This describes the characteristic drooping of the finger observed with injury to the extensor digitorum longus at its insertion at the base of the distal phalanx.
- a mallet finger may result from direct trauma to the finger tip or more
commonly, by forcibly bending the finger in extension, for example, when catching
a ball - hence, the synonym, "baseball finger " (may occur in other
similar sports such as netball and volleyball)
- in older patients, the associated trauma may be minor for example, catching
the tip of the finger whilst changing the sheets on the bed
- the extensor mechanism is disrupted. The finger is held flexed at the distal
interphalangeal joint. There is no active movement but passive movement is
unimpaired. In time, the proximal phalanx may become hyperextended
- an xray should be obtained to look for any associated fracture.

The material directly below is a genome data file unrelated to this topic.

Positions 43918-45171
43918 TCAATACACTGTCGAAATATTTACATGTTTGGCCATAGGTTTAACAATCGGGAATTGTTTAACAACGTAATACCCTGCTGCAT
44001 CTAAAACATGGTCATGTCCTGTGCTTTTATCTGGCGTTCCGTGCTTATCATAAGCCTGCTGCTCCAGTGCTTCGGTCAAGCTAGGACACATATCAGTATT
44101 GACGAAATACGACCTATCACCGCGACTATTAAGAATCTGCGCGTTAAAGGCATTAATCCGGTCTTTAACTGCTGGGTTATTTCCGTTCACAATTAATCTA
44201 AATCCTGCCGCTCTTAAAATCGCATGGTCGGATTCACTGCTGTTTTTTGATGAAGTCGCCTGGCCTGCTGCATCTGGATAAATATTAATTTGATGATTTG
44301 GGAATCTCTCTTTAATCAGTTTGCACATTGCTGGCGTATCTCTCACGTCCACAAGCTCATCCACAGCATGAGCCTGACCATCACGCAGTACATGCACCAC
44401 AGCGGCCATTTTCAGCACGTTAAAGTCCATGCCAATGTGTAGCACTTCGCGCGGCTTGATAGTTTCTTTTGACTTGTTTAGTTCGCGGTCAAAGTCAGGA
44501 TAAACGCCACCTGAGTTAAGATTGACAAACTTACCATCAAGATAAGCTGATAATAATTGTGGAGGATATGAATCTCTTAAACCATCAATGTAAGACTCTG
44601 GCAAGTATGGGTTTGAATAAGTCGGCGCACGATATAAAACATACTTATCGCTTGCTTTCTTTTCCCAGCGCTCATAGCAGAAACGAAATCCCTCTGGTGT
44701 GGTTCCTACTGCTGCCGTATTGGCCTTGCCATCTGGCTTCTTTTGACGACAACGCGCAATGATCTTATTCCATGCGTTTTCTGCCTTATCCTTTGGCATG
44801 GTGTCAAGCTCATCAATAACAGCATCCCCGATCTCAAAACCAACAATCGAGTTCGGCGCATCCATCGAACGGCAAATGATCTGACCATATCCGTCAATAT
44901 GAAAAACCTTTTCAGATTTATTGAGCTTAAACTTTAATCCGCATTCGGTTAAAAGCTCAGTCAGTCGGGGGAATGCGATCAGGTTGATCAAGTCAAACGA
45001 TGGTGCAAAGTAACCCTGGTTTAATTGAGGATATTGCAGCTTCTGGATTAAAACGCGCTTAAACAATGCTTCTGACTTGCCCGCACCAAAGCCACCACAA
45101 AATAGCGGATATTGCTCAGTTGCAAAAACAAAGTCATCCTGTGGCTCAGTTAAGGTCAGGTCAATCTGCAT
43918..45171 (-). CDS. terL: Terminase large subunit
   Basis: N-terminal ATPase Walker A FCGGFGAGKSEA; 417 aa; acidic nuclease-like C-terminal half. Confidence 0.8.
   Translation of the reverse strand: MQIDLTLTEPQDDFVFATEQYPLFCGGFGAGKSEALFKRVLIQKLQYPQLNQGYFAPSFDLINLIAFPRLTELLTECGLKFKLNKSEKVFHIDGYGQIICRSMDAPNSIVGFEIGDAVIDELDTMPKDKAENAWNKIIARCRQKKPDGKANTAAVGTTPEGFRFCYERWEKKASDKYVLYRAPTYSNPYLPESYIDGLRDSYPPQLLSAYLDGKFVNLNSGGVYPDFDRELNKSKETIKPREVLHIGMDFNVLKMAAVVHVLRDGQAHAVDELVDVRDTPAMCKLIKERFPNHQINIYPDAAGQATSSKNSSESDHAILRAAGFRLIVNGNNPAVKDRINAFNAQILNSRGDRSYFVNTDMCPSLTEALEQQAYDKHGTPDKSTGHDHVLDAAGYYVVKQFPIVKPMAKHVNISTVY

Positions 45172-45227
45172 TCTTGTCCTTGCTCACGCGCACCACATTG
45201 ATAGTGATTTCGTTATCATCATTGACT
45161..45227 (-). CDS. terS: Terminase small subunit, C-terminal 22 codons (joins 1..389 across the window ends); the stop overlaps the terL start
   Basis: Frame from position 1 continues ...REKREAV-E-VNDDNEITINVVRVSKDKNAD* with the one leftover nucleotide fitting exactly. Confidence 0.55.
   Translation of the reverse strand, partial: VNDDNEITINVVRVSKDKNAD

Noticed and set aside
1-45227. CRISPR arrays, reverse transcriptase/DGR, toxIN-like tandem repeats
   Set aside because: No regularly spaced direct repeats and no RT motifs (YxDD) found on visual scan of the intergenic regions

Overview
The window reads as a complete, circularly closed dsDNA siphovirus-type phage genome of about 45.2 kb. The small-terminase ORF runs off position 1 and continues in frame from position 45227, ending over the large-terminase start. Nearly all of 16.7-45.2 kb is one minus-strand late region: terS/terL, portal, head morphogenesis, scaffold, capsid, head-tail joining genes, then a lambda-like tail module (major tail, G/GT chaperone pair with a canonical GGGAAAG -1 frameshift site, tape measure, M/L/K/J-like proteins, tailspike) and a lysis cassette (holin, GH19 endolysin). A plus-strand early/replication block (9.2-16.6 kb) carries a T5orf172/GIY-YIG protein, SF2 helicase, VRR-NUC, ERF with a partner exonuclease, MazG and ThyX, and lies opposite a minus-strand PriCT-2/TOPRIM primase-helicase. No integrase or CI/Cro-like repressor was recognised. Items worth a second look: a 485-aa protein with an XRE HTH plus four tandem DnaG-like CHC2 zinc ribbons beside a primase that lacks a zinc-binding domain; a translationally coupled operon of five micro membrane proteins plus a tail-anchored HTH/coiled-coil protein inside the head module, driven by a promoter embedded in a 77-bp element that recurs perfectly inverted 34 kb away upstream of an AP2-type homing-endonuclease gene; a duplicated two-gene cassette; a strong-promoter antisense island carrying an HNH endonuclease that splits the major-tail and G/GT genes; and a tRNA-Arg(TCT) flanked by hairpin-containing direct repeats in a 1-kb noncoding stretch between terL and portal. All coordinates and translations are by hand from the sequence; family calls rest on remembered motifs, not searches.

Most injuries are treated conservatively. A mallet finger splint is applied to hold the distal interphalangeal extended whilst permitting movement at the proximal interphalangeal joint. The splint is typically required for 6 weeks. The injury should be reviewed after the first week as frequently, a smaller splint is required once the swelling subsides.
Mallet injuries with associated fractures should be reviewed by a hand surgeon as these may require operative treatment
- surgical treatment should be considered where the mallet finger presents as an open injury, where the bony mallet involves more than 30% of the articular surface of the joint, or if passive extension cannot be achieved (1)
Old injuries may still respond to splintage. If conservative treatment fails then operative intervention may be considered if there is marked deformity or significant impairment of hand function. Part of the tendon is excised over the terminal phalanx and the joint held extended with a Kirschner wire.
- (1) Arthritis Research UK (April 2013). The upper limb in primary care. Part 2: Wrist, hand. Hands On 2(7).